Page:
MongoDB incremental backups using the oplog – part 2

Posted in: MongoDB, Technical Track

This is the second post in the series of blog posts for MongoDB replica set backups. I’ll try to show you how to properly run incremental backups using the oplog.rs collection. Restores with PITR using the full and incremental backups will be covered in the third post. If you have not read the first post that explains how to run full MongoDB backup using lvm snapshot, please visit this page.

What is Oplog

The oplog (operations log) is a special capped collection that keeps a rolling record of all operations that modify the data stored in your databases. MongoDB applies database operations on the primary and then records the operations on the primary’s oplog. The secondary members then copy and apply these operations in an asynchronous process. All replica set members contain a copy of the oplog, in the local.oplog.rs collection, which allows them to maintain the current state of the database. Any secondary member can import oplog entries from any other member.

Each operation in the oplog is idempotent. That is, oplog operations produce the same results whether applied once or multiple times to the target dataset.

To read more on the Oplog, please read my previous blog post where I explore the oplog in more detail. 

 

Incremental Backup

 

Following the previous blog in part 1, we took full backup using lvm snapshot. Before taking full backup, we briefly locked the database for writes and took the latest position of the oplog. If you were following the commands, you should have something like this:

 

{"position":{"$timestamp":{"t":1666355398,"i":1}}}

 

Because this position matches with the time of our last full backup, we will be taking incremental backups. To do that, we can use a feature query or –queryFile=<path> from  mongodump. mongodump is a utility that creates a binary export of a database’s contents.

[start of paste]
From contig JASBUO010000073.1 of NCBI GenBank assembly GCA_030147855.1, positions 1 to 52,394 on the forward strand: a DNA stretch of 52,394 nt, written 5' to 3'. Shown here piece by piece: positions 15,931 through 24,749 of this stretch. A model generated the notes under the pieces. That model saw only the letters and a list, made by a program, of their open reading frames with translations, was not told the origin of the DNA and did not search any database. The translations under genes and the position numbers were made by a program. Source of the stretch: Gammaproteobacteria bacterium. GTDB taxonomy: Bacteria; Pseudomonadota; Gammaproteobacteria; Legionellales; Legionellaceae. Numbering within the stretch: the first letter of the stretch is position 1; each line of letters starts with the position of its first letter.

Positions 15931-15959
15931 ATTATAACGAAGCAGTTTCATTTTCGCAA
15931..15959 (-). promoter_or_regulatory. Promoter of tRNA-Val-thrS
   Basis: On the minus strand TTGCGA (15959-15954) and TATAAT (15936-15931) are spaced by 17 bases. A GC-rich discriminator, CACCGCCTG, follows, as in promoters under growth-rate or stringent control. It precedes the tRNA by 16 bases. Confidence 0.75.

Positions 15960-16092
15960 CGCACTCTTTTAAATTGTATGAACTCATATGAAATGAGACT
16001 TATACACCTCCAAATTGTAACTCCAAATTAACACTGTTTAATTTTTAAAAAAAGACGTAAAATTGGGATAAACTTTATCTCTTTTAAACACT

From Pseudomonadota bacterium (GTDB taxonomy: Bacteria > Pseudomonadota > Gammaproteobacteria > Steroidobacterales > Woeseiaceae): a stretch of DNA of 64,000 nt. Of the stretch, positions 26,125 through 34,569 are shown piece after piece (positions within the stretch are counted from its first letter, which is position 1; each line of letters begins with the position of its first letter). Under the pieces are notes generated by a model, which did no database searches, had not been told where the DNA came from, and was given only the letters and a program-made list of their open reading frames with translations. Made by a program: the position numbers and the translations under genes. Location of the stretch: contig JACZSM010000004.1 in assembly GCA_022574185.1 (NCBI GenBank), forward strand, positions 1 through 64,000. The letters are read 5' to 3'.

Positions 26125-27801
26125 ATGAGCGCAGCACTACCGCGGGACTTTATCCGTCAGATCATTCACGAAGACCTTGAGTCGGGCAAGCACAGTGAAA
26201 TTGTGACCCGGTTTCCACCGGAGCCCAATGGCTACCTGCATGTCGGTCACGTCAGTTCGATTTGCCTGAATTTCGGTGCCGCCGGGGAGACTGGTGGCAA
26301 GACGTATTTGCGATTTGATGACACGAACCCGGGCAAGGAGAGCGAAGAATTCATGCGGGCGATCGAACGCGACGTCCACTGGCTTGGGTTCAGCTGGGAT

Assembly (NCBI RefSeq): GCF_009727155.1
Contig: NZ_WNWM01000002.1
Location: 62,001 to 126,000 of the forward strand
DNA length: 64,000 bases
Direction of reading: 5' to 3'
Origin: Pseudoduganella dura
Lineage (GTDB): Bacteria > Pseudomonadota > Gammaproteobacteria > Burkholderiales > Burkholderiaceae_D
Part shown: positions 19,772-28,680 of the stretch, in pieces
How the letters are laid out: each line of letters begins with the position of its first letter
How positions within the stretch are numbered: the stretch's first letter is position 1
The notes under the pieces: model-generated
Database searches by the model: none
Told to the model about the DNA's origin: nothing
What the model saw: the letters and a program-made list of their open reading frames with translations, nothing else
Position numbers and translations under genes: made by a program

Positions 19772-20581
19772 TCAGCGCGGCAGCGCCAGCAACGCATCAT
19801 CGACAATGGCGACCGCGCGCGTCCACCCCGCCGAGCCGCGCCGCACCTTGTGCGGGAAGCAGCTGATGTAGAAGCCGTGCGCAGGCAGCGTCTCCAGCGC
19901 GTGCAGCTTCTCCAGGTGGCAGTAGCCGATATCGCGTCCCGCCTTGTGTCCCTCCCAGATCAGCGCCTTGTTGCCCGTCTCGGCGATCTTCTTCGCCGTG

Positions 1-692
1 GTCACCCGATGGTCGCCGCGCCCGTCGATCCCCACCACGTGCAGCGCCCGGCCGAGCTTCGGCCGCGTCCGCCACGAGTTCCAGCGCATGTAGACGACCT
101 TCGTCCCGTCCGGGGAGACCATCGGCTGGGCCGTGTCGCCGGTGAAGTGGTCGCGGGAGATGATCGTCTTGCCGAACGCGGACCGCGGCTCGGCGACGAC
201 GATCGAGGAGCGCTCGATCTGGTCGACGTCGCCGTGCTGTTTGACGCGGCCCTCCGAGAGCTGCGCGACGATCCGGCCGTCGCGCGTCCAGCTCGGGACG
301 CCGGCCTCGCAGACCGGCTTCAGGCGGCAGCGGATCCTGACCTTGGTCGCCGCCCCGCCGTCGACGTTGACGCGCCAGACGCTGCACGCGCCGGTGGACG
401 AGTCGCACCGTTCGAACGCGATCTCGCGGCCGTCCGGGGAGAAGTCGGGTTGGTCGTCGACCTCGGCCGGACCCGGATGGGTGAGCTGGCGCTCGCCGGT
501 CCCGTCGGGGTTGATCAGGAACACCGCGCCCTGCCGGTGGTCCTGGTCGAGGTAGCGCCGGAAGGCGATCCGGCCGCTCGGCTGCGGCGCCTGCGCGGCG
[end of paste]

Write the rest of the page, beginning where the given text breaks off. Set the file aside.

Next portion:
–query=<json>, -q=<json> Provides a JSON document as a query that optionally limits the documents included in the output of mongodump

To use the query option, you must also specify the collection option.

–queryFile=<path> Specifies the path to a file containing a JSON document as a query filter that limits the documents included in the output of mongodump

 

Let’s see the sequence of commands we should run to start taking incremental backups. 

 

First, let’s build the query file that will be used in the query filter. Please note that the content in the –queryFile can be passed as –query if you decide to do so. We have the information for position as shown above. Our query file should have the following format:

 

{"ts": { "$gt": {"$timestamp":{"t":1666355398,"i":1}}}}

 

The above query will allow us to run mongodump on the oplog collection with the $gt operator on the timestamp “t”:1666355398 key. If we are running this 1 hour later since we took the full backup, it will only dump the last 1 hour operations log. If you are parsing the file from above, note that we only take the value of .position between the curly brackets {}.

 

cat oplog_position | jq .position

{

  "$timestamp": {

    "t": 1666355398,

    "i": 1

  }

}

 

The full mongodump command will look like this:

 

mongodump --quiet -u<username> -p<password> --port <port> --authenticationDatabase=admin  -d local -c oplog.rs --queryFile="$QUERY" -o /backups/incremental_1

-d Specifies a database to backup. We are using the local database.